Hanging Cabinets With French Cleat Wedge Brackets

Man and woman building a kitchen cabinet
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One quick and easy way to mount a DIY utility cabinet onto a wall is through the use of a classic type of wedge bracket called a French cleat. A French cleat system is essentially two long wooden cleats with lengthwise bevels cut at 30 to 45 degrees. With one cleat mounted on the back of the cabinet, the other anchored firmly to the wall, the beveled angles fit together to allow gravity to hold the cabinet securely in place against the wall.

A Simple French Cleat Hanging System for a Wall Cabinet

In our utility cabinet project, the French cleat is formed from a piece of 2 x 6 dimension lumber sized to match the length of the cabinet and then ripped in half on a table saw at a 45-degree angle. One-half of the bracket is mounted on the wall and the other in the rear of the cabinet. The bracket halves are attached so the point of the beveled angle faces upward on the wall portion, and downward on the cabinet portion. Gravity does all the work, as the weight of the cabinet forces the upper cabinet bracket downward as it hooks over the point of the wall bracket. A couple of screws driven through the lower back wall of the cabinet into wall studs will keep the bottom from tilting outward, thereby securing the entire cabinet against the unlikely possibility of being jarred loose.

This mounting system is simple and sturdy, but it does require some planning when building your cabinets. In our basic open utility cabinet project, there is a cover that conceals the French cleat. For a cabinet with doors that close, there may be no reason to cover the French cleat—it's a matter of style rather than function. However, for open, exposed cabinets, you should include some means of covering the exposed cleat in the rear of the cabinet.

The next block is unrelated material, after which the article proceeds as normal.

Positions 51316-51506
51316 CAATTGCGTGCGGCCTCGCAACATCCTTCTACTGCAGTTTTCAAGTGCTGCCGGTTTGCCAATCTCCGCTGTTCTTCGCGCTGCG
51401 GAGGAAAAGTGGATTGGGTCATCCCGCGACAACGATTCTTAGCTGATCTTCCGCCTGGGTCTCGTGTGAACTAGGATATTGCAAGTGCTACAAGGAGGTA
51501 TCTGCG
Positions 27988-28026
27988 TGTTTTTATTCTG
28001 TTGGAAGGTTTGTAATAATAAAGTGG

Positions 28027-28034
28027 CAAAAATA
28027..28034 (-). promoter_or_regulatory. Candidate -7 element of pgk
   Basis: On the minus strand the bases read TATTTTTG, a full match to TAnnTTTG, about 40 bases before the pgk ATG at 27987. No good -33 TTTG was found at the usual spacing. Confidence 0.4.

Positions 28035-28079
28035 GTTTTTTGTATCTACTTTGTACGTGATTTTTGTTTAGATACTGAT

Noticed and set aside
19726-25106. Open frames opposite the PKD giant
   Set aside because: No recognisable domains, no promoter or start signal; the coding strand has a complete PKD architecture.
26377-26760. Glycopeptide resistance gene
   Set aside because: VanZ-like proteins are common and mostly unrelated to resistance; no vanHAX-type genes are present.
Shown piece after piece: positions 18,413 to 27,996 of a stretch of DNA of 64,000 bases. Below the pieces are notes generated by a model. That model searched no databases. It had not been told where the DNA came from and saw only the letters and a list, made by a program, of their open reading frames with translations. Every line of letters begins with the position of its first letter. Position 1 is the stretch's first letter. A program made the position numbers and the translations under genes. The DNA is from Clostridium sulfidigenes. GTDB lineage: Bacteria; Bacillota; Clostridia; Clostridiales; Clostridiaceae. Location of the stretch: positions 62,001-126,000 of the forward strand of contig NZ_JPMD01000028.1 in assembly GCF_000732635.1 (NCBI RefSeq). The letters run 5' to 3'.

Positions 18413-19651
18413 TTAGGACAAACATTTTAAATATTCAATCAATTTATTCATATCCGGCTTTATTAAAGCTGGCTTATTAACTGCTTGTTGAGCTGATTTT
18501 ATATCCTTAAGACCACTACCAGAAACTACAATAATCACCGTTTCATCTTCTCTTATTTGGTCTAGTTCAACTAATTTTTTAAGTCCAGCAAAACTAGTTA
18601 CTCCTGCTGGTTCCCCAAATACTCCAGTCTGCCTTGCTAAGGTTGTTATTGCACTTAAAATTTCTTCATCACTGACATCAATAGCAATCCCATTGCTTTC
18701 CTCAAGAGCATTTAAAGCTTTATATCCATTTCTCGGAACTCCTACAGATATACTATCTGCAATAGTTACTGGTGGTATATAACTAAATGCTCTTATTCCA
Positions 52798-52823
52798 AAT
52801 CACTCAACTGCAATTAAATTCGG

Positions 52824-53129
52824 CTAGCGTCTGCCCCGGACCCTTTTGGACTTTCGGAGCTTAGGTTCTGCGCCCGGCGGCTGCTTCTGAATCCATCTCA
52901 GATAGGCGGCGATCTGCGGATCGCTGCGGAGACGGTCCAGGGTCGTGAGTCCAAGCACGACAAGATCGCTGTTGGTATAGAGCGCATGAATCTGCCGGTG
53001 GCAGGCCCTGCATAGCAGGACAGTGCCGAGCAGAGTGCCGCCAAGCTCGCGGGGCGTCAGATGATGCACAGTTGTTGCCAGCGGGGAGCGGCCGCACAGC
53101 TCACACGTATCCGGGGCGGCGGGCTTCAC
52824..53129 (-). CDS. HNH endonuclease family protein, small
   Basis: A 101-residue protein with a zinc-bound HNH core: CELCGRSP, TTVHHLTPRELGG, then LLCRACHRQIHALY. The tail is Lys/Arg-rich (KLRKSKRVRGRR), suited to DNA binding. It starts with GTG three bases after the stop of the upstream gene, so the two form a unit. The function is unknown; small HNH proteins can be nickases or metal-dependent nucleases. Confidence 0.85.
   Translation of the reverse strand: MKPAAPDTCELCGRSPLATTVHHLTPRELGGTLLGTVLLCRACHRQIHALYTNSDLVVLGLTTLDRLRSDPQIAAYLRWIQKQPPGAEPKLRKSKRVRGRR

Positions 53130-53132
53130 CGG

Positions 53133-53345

When building less utilitarian, more decorative cabinets that won't carry as much weight, the French cleat could easily be a wedge bracket made from a 1 x 6. Because the back of the cabinet will need to support the weight of the cabinet, the back should be of the same stock (typically 3/4-inch plywood) used on the rest of the cabinet carcass. Insetting the cabinet back 3/4 inch in from the back edge of the cabinet sides will leave just the right amount of space for the wedge bracket to fit. Built this way, the edges of the cabinet sides will rest against the wall, and the small reduction of the inside dimension will barely be noticed.

Another Mounting Option

The other option for mounting cabinets—and the one normally used for stock factory cabinets—is to use heavy-duty deck screws driven through the back of the cabinet into wall studs. With factory cabinets, there is normally a 3/4-inch nailing strip along the rear of the cabinet near the top to facilitate anchoring the cabinet to wall studs. If you are building your own cabinet, you should make sure to build it with a 3/4-inch plywood back—not the common 1/4-inch plywood, which will not adequately support the cabinet.